We believe that over the near term, China’s ability to manage the flow of liquidity to the property sector, either through asset sales, capital markets, or selectively through the banks, can avoid a systemic problem, although a temporary weakening in property prices cannot be ruled out. China’s reform timing has tended to be globally countercyclical; that is, it embarks on domestic reforms while the external economic environment is strong and can act as a buffer, and China’s strong export growth shows once again that it is better to fix the roof while the sun is shining.
China’s ambitions under the heading of “Common Prosperity” have also been misunderstood by some market participants. In our view, China has embarked on reducing the income gaps between segments of its population (such as urban versus rural) by increasing the size of the pie rather than slicing it differently through income redistribution by taxation or welfare. The objective is to increase the provision of social security and to improve affordability and access to education, housing, and healthcare – and the policy shift has resulted in a raft of regulations on these “Three Mountains” sectors.
If China is successful in its ambition to expand its middle-income population, increase its GDP per capita by 30% by 2025, and double its GDP by 2035, the investment opportunities in China and globally are extremely attractive. It is also noteworthy that China has significantly improved access for foreign capital in the past couple of years. The reform announcements since early 2021 have driven up risk premia in China’s equity market, which has created attractive entry points for high-quality companies with strong business models that add social value and bring economic growth to China.
Key investment takeaways
We believe the debate into 2022 should be about the length and strength of the economic cycle ahead. We are just at the start of a multi-year investment spending cycle, with enormous investments needed in renewables, electrification, automation, and equipment upgrades as sustainable operations become a more urgent priority and the pandemic shifts how consumers live, work, and spend.
We remain constructive on equities despite high valuations overall due to the strong likelihood of earnings upgrades to come. However, we unlikely to see a repeat of high beta returns next year as the Federal Reserve gradually removes liquidity while remaining highly accommodative. With the end of the multi-decade fall in interest rates and active equity managers embracing engagement as a driver of returns, we think the asset management industry is at an inflection point where the inexorable flow of assets into commoditized equity products should abate in favor of strategies that seek and own select stocks to leverage mispricings and the potential for positive fundamental change.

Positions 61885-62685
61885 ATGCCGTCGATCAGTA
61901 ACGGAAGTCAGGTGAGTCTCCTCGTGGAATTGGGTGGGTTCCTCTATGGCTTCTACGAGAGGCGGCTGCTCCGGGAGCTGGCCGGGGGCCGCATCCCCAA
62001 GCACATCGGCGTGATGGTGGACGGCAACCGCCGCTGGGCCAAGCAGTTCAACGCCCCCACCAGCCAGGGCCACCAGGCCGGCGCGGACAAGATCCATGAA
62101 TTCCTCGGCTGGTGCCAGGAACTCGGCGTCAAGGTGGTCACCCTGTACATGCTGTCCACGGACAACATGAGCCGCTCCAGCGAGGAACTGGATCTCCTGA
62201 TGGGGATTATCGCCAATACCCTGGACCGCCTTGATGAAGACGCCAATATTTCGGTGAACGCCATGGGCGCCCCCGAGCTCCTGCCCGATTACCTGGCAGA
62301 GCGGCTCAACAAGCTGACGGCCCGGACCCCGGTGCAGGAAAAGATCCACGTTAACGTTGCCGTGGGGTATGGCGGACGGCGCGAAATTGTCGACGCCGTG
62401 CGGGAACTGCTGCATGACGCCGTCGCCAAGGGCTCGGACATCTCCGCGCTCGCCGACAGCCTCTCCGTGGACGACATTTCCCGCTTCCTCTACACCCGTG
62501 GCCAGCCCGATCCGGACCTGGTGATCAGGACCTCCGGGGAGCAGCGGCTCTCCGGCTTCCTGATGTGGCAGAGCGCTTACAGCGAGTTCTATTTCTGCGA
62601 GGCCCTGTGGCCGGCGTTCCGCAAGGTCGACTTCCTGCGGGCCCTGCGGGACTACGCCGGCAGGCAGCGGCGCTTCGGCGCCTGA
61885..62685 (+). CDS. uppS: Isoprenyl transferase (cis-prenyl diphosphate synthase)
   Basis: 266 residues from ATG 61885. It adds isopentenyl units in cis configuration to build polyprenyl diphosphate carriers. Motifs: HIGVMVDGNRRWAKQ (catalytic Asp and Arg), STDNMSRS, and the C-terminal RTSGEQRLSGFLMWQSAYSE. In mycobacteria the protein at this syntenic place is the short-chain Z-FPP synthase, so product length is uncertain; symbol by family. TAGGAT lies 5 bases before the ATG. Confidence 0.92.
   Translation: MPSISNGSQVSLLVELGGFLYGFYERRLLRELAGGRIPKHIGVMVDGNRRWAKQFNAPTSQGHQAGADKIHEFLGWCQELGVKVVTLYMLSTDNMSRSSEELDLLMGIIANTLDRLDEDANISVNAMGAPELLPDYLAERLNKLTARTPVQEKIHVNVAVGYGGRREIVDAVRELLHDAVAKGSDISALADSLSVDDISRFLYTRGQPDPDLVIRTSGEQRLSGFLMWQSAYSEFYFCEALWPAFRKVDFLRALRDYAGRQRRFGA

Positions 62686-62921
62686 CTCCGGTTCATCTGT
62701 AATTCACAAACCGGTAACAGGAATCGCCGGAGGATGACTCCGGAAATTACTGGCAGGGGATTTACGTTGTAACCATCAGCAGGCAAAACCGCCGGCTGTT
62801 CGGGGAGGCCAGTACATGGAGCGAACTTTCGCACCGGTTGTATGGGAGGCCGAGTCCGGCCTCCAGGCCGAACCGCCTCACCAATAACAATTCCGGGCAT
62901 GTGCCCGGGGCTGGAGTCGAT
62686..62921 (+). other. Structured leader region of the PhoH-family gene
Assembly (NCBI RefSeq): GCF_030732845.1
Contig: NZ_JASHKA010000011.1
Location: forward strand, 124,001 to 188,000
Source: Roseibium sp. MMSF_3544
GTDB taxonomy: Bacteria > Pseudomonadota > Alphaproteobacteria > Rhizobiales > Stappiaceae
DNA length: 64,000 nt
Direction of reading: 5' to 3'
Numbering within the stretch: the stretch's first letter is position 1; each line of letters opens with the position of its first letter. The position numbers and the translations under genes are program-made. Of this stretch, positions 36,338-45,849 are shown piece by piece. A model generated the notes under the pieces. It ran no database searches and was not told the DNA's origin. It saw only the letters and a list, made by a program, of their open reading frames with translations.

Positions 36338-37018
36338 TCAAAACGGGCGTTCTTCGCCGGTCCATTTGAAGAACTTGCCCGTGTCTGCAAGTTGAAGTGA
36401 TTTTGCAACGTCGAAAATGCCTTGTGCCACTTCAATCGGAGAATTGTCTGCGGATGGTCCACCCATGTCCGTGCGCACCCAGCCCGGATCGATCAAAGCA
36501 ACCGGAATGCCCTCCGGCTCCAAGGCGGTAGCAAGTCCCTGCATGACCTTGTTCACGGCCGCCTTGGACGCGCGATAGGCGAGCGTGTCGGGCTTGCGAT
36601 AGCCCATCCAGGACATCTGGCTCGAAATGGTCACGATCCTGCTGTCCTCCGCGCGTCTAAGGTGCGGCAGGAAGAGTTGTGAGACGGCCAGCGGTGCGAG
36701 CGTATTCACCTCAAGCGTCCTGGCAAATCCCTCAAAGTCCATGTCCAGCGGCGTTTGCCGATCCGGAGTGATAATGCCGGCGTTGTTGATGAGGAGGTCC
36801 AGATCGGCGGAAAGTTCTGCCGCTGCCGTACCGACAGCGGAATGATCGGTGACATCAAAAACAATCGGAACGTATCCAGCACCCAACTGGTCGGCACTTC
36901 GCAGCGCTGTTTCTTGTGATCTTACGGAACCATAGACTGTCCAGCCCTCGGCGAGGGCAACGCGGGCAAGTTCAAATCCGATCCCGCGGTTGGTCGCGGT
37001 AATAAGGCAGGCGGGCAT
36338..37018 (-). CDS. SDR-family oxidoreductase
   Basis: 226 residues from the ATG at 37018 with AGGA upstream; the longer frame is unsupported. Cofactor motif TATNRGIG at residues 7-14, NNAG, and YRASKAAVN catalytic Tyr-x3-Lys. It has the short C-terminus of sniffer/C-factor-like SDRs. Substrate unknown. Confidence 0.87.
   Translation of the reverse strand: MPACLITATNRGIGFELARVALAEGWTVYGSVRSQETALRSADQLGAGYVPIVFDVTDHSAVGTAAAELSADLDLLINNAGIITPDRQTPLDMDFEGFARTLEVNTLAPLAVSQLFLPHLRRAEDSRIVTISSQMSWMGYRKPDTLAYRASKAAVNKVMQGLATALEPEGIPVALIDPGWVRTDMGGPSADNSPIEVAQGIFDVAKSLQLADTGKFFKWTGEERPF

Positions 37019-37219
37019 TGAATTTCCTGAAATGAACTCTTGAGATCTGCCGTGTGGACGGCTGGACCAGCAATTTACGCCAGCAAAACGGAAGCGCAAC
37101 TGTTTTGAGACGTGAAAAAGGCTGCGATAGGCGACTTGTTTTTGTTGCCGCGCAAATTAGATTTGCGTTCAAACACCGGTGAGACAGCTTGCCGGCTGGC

The year ahead is likely to be characterized by higher-than-average dispersion of returns among stocks and industries and between equity indices, which are a function of their weighted average composition of cyclical and stable stocks; stocks in the same industry are being valued similarly regardless of where they are listed, barring certain emerging markets where the political risk premium is still the driving force.
All told, we see compelling, selective investment opportunities arising from the secular themes of accelerating digital transformation and a strong capex cycle, and will continue to seek out those companies best positioned to benefit from the structural changes underway.
For more economic and asset class insights, see our full 2022 Investment Outlook: Opportunities in a Climate of Change.